Enough material there, both in the claims about Savile and about the alleged BBC cover-up, to set the story running. Guido had already had a go, reporting on 8th February that there were "whispers in the wind of a potential BBC scandal developing." He went on to state that "the BBC said in December that Newsnight’s report was never aired because there was not enough proof, but that line is now looking shaky." (I haven't been able to track down any official BBC statement on the issue from last year.)

All that was missing from the reports in February were the filmed interviews (admittedly powerful) that ITV's documentary makers were later able to provide. But given how much some of our national newspapers supposedly hate the BBC, you would imagine that they would have pounced upon the Savile allegations and run with them. It's worth bearing in mind that the majority of the abuse stories that have been published in the past three weeks do not have a direct source in the ITV film, or in the suppressed Newsnight package, but have been the result of people coming forward in the light of the publicity.

If nothing else, awareness of what Newsnight intended to broadcast could and should have spurred the press to begin their own investigations into Savile, investigations which would surely have led to many of the stories that have now emerged, emerging sooner. Instead, pro-Savile stories continued to appear. For example, July brought news of an auction of Savile's jewellery and other memorabilia, including his Rolls Royce which sold for £130,000, while on 20th September - the very day that Radio Times began the build-up to the ITV documentary - his elaborate and boastful tombstone was unveiled amid much mirth at an unfortunate spelling-mistake. At the ceremony, Savile's nephew made some unfortunate predictions: "Jimmy's legacy will be long lasting"; "the headstone will become a tourist attraction" [it is now landfill]; "I dare say soon there will be an ice cream stall and someone selling Jim'll Fix It badges."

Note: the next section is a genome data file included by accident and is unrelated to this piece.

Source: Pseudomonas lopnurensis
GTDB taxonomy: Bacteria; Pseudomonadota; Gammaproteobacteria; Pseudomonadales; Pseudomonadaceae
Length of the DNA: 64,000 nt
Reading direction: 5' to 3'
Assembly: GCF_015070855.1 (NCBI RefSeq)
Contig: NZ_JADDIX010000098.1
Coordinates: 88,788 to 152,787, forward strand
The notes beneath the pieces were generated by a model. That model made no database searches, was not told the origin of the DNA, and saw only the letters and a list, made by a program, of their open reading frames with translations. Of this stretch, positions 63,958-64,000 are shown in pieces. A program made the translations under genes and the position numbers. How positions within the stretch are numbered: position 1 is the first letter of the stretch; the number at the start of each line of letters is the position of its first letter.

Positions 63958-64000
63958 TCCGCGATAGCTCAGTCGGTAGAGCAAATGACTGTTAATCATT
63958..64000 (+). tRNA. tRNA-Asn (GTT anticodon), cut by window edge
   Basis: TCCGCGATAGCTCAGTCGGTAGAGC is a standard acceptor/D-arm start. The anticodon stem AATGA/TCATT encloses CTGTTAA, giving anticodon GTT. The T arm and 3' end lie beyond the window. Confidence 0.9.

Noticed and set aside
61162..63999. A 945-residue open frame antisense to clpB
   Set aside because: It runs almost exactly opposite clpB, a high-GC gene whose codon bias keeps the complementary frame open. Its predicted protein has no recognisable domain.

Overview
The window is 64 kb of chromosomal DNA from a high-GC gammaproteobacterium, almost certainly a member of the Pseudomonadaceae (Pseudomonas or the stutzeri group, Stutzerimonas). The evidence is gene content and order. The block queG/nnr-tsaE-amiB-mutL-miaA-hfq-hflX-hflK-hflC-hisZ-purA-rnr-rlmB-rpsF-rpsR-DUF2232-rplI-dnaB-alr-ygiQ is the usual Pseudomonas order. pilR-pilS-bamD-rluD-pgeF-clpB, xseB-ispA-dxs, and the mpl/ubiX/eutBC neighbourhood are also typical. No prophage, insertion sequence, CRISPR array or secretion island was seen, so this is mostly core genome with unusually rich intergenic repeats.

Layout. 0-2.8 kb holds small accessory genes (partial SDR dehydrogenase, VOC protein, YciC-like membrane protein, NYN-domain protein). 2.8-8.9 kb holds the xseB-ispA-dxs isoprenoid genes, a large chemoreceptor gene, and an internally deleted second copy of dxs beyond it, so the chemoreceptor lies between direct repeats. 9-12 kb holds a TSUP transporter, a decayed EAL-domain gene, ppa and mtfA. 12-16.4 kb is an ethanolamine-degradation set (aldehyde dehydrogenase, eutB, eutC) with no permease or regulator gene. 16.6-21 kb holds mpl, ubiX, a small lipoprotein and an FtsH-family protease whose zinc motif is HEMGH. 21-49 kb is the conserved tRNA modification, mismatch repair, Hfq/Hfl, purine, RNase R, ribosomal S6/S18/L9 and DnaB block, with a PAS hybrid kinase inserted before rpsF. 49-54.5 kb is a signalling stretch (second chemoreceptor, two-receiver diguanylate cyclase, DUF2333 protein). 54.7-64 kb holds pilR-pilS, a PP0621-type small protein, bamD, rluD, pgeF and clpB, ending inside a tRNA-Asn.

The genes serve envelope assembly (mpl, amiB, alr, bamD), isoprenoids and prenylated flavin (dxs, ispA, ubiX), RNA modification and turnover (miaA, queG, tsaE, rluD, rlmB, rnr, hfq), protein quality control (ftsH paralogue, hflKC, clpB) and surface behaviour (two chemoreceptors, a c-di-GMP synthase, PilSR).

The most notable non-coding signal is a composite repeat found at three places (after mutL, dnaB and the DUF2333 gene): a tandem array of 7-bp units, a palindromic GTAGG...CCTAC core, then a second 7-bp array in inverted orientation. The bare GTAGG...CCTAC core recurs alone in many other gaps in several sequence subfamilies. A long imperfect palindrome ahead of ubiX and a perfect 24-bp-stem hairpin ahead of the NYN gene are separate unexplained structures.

What prevented the press from bursting "Sir" Jimmy's bubble even after his death removed threats of libel? It may be another sign of the timidity that has overtaken the press in the wake of the Leveson inquiry. It's also illuminating to read the comments under the Telegraph's report in Februry, which were overwhelmingly hostile to the story. One described commenter said that it was "appallingly disrespectful to air a scurrilous accusation like this after someone's death". Another accused the Telegraph of indulging in "tabloid muckraking about a dead former celeb who no one published anything about when he was alive to defend himself, wrapped in the DT's daily pop at their rival the BBC."

Meanwhile, Guido's piece brought out a bunch of conspiracy nuts obsessed with the long-discredited Hollie Greig case. (Though it has to be said that the conspiracy theorists were well ahead of the curve in linking Savile with the notorious Haut de la Garenne children's home in Jersey.)

The fact remains, however, that as recently as mid-September the British media continued to praise Savile even though thye were well aware, not simply of the rumours about him, but about about the abandoned Newsnight report and the allegations of a cover up within the BBC. Not only were the media aware, they had reported it. Millions of people must have read many of the exact same details that have been leading the news for the past three weeks, and that have caused a sensation. People read the details and shrugged, and turned to the next thing, as did the reporters who forgot about Savile's child-abuse and published cheerful photos of his Rolls instead. It just wasn't a big story. And then suddenly it was. How come?